The sun is setting over the backyard of hit songwriter Justin Tranter’s Hollywood home, and an over-six-foot troubadour is trembling on a makeshift stage by the pool like a lamb amongst hyenas at a rosé-filled watering hole. His name is Jake Wesley Rogers, he hails from Springfield, Missouri, and he’s wearing iridescent, heavily sequined briefs that peak through crepe chaps, in front of a bustling group of 50 or so record executives, streaming gatekeepers, and members of the press.
“Weddings and Funerals” was the highlight from that four-song set, which Rogers released just last week. In the first seconds of the track, the warmth of his robust timbre intoxicates; much like his appearances, his voice somehow straddles a line between operatic and airy. When he presses both hands down on the piano for the chorus’ introductory major chords — before crying out for a reason to commemorate life’s simpler pleasures and more subtly poetic milestones — it’s a neon signal in a pitch-black night urging listeners to feel alive again. And when the drums kick in for the second chorus, Rogers’ music transcends from captivating to absolutely invigorating.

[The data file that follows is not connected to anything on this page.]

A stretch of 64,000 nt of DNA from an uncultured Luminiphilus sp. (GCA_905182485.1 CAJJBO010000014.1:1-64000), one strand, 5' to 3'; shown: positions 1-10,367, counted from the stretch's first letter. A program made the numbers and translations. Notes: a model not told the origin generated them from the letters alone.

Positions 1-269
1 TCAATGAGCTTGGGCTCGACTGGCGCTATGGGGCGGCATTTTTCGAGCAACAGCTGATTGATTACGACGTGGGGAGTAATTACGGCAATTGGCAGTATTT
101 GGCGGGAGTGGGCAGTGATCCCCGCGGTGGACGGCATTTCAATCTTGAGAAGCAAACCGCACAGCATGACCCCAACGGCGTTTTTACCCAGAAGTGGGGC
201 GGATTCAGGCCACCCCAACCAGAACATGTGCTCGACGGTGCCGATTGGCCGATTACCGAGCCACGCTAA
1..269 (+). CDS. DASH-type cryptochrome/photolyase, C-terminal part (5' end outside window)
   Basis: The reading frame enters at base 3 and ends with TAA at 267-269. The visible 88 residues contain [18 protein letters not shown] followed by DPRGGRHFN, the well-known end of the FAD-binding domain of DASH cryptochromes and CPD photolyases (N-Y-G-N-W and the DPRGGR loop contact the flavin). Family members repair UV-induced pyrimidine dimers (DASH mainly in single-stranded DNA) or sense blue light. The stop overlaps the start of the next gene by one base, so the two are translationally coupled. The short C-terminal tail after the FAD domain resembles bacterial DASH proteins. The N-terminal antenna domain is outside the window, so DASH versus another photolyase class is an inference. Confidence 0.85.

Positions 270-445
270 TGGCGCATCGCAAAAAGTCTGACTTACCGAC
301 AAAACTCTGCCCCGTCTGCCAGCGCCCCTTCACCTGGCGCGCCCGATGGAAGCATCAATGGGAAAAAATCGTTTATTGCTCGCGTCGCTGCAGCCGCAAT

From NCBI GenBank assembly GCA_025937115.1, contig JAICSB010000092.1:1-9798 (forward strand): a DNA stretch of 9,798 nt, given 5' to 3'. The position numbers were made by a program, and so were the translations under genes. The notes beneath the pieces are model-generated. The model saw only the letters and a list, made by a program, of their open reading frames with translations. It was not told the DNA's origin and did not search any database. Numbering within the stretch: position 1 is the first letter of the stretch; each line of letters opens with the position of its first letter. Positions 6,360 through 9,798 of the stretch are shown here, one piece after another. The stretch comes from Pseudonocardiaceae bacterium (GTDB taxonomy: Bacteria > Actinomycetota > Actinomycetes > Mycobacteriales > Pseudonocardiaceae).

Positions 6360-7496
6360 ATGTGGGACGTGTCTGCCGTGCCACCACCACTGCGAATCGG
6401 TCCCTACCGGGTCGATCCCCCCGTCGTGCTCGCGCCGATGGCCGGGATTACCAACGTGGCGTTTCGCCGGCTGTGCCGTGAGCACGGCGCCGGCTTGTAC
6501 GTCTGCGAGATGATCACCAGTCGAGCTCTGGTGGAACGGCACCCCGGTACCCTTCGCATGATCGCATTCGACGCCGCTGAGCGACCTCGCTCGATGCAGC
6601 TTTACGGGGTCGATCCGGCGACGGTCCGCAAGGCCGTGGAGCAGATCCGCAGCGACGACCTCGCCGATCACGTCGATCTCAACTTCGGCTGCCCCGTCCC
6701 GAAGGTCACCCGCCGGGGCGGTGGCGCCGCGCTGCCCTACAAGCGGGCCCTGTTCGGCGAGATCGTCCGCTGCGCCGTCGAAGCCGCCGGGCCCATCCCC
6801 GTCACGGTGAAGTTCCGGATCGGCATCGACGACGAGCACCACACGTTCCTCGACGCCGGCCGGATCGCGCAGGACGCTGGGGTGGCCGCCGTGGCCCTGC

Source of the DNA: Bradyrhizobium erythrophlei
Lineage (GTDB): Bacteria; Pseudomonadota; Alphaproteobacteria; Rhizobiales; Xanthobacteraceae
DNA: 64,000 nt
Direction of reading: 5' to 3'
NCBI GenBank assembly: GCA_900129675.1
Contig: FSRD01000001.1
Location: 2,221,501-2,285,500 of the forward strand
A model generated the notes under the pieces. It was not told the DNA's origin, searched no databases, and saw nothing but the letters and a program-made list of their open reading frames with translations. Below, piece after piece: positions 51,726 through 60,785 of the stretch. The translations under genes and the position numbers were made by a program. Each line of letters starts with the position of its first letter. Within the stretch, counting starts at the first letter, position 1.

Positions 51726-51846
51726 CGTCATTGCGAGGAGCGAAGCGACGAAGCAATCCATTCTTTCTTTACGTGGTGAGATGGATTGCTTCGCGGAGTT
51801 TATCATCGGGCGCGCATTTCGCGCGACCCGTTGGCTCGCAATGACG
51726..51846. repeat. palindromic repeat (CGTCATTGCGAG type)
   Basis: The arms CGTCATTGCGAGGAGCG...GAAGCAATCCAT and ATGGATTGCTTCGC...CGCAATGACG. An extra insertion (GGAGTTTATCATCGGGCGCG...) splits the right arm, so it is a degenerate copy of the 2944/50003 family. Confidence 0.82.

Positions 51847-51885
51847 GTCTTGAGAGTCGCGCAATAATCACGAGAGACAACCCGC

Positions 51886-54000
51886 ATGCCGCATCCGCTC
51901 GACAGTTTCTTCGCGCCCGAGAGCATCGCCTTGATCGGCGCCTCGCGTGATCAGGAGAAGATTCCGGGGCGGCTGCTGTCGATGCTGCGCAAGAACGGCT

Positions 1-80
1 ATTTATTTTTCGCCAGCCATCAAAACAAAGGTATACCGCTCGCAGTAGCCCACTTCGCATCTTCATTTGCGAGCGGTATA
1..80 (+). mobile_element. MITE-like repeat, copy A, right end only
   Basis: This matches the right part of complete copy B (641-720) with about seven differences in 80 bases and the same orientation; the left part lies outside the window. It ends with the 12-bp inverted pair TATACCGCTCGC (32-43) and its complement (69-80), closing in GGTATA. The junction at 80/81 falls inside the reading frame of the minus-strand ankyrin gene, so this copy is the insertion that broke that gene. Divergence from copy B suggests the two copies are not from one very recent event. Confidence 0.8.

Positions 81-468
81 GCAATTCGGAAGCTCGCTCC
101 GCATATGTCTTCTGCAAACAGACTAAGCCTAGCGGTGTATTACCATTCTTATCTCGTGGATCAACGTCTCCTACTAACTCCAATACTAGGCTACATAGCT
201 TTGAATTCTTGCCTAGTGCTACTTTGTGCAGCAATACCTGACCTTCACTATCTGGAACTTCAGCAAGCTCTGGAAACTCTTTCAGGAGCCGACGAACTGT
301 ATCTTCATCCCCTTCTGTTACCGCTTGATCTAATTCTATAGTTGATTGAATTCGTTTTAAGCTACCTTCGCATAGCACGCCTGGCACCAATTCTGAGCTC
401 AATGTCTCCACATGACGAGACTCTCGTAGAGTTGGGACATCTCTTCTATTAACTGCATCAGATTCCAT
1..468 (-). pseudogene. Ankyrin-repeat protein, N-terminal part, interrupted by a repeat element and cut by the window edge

There’s no doubt: Growing up, Rogers must’ve studied Elton John as much as he did David Bowie; his aesthetic is everything Harry Styles’ pines to be. But looks aside, its Rogers’ elegiac lyricism that makes him one to observe closely. “Look at my green eyes, dreaming of marigolds,” he begs through his signature bravado-whisper near the end of “Weddings and Funerals,” and the attentive listener can hear him choking back tears.
Rogers is signed to Tranter’s own label, Facet Records, which Tranter runs and distributes through Warner Records. He will embark on his first big tour, supporting Ben Platt in arenas and amphitheaters, in February. Madonna now follows him on Instagram. All we can say: If this industry doesn’t protect him, it would be a damn shame.